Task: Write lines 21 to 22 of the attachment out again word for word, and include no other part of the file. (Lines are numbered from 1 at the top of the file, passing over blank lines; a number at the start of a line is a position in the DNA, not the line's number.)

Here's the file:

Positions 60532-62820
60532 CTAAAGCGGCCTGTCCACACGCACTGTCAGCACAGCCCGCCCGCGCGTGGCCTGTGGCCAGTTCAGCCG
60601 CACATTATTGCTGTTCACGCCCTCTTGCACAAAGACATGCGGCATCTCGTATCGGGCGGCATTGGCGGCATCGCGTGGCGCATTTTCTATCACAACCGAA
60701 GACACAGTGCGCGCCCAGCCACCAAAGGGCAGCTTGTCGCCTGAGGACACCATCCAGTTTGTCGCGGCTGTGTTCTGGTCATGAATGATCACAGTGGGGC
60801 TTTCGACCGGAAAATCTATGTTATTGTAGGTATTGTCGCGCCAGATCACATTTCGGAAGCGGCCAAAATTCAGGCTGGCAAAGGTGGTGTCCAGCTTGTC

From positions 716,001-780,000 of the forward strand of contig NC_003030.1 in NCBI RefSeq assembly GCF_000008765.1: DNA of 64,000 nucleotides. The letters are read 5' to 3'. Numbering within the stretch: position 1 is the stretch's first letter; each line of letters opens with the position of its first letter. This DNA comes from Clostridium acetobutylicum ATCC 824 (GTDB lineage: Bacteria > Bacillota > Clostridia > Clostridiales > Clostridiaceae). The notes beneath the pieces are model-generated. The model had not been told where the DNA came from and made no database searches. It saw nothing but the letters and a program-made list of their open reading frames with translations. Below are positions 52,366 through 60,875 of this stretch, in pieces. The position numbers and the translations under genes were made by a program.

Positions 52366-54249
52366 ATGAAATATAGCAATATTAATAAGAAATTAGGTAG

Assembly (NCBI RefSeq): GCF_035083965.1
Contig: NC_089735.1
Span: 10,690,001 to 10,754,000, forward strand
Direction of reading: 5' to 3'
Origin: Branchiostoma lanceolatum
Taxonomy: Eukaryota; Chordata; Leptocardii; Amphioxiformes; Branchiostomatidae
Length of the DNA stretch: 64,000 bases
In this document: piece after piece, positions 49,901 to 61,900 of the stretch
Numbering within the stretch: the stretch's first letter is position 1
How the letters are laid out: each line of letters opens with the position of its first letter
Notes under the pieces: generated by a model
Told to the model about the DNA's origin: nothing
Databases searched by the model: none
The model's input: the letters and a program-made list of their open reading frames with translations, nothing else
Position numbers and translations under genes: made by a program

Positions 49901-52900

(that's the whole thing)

Databases searched by the model: none
The model's input: the letters and a program-made list of their open reading frames with translations, nothing else